A crisis of doctrine, such as the one through which the Catholic Church is now passing, has several sad effects. Most obviously, the truth is obscured, with unthinkable consequences for the salvation of souls. Heretical movements often unleash immoderate rage against orthodox believers (look at the ongoing clampdown on theological debate, and the well-grounded fears of the clergy). But the most obvious result is the very evident grief among faithful Catholics. I keep hearing or reading things like, “It’s so tempting to just give up,” or “I don’t know how to explain this to my kids.” It may be only a small minority who are aware of the crisis, so far, but that minority is growing. The other day I bumped into an acquaintance who I can’t remember previously saying a thing about Vatican politics. Almost the first words out of his mouth were: “It’s terrible, isn’t it?”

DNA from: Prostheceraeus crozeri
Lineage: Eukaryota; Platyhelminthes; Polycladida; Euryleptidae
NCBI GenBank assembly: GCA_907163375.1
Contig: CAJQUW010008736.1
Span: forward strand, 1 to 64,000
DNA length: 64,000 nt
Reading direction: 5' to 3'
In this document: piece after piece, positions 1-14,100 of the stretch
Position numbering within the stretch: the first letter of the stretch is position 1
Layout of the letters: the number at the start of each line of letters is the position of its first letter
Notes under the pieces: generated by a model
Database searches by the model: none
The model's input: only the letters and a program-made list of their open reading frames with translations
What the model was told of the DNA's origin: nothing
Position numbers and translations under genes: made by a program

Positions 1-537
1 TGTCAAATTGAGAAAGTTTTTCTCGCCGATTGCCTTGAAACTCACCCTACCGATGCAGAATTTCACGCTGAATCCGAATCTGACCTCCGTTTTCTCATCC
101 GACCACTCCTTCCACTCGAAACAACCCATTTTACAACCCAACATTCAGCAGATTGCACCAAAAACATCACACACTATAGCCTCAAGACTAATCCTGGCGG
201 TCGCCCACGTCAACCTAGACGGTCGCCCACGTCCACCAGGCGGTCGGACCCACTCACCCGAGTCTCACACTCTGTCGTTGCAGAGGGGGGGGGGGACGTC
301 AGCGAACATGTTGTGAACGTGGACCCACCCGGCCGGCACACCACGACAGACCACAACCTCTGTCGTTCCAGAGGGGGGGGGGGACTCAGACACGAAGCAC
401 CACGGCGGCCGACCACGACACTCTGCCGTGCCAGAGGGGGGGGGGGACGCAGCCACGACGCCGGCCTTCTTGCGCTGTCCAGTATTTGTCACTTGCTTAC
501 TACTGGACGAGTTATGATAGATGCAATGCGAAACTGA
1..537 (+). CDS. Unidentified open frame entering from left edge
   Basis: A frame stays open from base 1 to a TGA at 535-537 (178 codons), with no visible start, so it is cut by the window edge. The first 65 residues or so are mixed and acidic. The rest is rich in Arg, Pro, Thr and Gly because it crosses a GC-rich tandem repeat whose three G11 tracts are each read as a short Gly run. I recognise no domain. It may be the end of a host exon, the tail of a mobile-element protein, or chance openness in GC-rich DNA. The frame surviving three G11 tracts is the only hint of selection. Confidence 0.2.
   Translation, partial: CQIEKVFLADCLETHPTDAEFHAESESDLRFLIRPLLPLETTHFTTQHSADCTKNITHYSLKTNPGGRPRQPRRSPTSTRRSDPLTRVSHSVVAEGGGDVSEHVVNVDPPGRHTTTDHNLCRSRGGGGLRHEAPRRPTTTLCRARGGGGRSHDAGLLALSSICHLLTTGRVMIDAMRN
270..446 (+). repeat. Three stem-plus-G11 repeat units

St. Vincent of Lerins referred to this as a “great trial” for Catholics: to keep one’s faith when it is coming under attack—hardest of all, when it is being attacked by distinguished teachers.
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